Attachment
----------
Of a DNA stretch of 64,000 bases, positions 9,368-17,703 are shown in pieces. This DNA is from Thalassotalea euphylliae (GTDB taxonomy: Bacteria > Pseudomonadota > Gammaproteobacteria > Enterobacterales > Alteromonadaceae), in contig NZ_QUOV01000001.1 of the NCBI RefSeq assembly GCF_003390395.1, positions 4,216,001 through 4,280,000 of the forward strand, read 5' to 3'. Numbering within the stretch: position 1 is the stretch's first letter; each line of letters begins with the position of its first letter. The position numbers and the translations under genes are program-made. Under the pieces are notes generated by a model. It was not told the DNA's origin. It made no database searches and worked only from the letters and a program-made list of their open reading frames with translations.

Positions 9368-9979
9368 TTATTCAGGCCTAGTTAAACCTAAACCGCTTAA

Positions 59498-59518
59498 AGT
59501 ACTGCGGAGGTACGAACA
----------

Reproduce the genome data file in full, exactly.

Of a DNA stretch of 64,000 bases, positions 9,368-17,703 are shown in pieces. This DNA is from Thalassotalea euphylliae (GTDB taxonomy: Bacteria > Pseudomonadota > Gammaproteobacteria > Enterobacterales > Alteromonadaceae), in contig NZ_QUOV01000001.1 of the NCBI RefSeq assembly GCF_003390395.1, positions 4,216,001 through 4,280,000 of the forward strand, read 5' to 3'. Numbering within the stretch: position 1 is the stretch's first letter; each line of letters begins with the position of its first letter. The position numbers and the translations under genes are program-made. Under the pieces are notes generated by a model. It was not told the DNA's origin. It made no database searches and worked only from the letters and a program-made list of their open reading frames with translations.

Positions 9368-9979
9368 TTATTCAGGCCTAGTTAAACCTAAACCGCTTAA

Positions 59498-59518
59498 AGT
59501 ACTGCGGAGGTACGAACA